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Utah’s Democrats like to blame their small numbers on the Hill on gerrymandering. If that’s true, then why aren’t they doing anything to reverse the tide ahead of 2020?

 

2014 should be a critical election for Utah’s minority party. If they want to break the Republican hegemony on the Hill, then they should be continuing the all-out assault on Republicans in this year’s elections. But they’re not, and it’s a huge missed opportunity.

2012 saw a number of near-misses for Democrats. They came close to picking off a few Republican seats despite the presence of Mitt Romney on the ticket.

You would think that momentum would translate to 2014, but it hasn’t. More than 10% of the legislative seats up for grabs don’t have a Democratic challenger. One in ten! Some Democrats privately grumble that the party completely botched candidate recruitment this year.

In fact, some party officials were openly lobbying to find candidates on their personal social media feeds - hoping to entice a political jabroni or two into making a doomed run at the state house. That Facebook begging is unseemly and embarrassing.

A phrase I heard more than once from Democrats about the anemic effort to field a political slate was “political malpractice.” All of those seats without a Democratic challenger means the Utah GOP can throw money and resources at other contests - and maybe try to knock off a Democratic incumbent or two.

Another missed opportunity - 2014 could have been the year of John Swallow. Talk about a ready-made campaign issue. Democrats could have smeared Republicans far and wide with the Swallow scandal. We will never know how successful that tactic could have been, but it for sure would have made for some uncomfortable moments for GOP candidates.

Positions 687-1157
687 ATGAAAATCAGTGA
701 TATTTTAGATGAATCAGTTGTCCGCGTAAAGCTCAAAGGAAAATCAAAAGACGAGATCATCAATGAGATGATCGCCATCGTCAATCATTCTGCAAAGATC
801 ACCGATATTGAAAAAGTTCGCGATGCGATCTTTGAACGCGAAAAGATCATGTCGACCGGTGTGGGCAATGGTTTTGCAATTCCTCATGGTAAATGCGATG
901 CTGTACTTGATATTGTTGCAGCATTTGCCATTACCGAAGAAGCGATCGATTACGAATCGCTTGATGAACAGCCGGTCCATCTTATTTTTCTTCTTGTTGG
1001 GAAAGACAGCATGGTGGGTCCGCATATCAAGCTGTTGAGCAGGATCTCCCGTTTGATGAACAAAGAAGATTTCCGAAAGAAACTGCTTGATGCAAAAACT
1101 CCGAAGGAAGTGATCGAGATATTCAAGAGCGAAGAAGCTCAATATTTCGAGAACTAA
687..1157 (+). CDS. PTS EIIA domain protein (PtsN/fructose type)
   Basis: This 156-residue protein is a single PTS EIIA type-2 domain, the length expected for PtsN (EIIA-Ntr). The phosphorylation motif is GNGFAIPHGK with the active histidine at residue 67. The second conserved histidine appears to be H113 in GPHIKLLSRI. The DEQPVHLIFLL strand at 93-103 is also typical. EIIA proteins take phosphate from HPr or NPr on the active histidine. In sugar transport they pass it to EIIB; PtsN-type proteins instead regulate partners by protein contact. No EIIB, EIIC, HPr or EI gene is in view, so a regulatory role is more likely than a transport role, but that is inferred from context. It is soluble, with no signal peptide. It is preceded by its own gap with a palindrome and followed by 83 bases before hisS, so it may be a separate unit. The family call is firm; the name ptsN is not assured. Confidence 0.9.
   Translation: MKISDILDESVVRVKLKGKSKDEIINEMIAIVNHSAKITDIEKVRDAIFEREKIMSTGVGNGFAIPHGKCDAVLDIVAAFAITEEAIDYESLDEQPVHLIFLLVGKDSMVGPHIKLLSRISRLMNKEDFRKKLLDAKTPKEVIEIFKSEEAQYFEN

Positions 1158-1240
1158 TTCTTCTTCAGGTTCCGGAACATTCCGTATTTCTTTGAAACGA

But, given the middling slate of candidates fielded by the Democrats, this opportunity is falling by the wayside like HB 477 and other instant campaign fodder that came before.

There’s one race this year that could be a bellwether for future contests in Utah - House District #31 currently held by Democrat Larry Wiley. That seat is on the west side of Salt Lake City, long a Democratic stronghold...but that has been crumbling a bit.

In 2010, Republican Daniel Thatcher knocked off longtime Democrat Brent Goodfellow on the west side. That loss shocked Democrats. If Wiley loses, and there’s a very good possibility he might, that could be the start of a political armageddon for them. Aside from the Avenues, the west side of Salt Lake County is an area the Democrats cannot allow to become competitive for Republicans.

One of Wiley’s potential challengers, Republican Sofia DiCaro, has been described to me by both Republicans and Democrats as a “political rock star” in the making. The consensus is if she captures the Republican nomination in that district, Wiley is going to have a dickens of a time hanging on to his seat.

If Democrats want to change the political culture, they have an almost Sisyphean task. They can’t count on a wave election to sweep a large number of their candidates into office. They have to grind out wins where they can and slowly build momentum from election to election.

Democrats constantly moan about the poor hand dealt to them by gerrymandered districts - that they should have more numbers in the legislature based on the percentage of the vote they pull in during the election. In order to cut down on the gerrymandering during redistricting, there needs to be more Democrats on the Hill. In order to get more Democrats, you have to knock off some Republicans.

This year would have been a good start pointing toward the 2020 election. Sadly, that effort may have to wait until 2016.

“Of all sad words of tongue or pen, the saddest are these, ‘It might have been.’” John Greenleaf Whittier.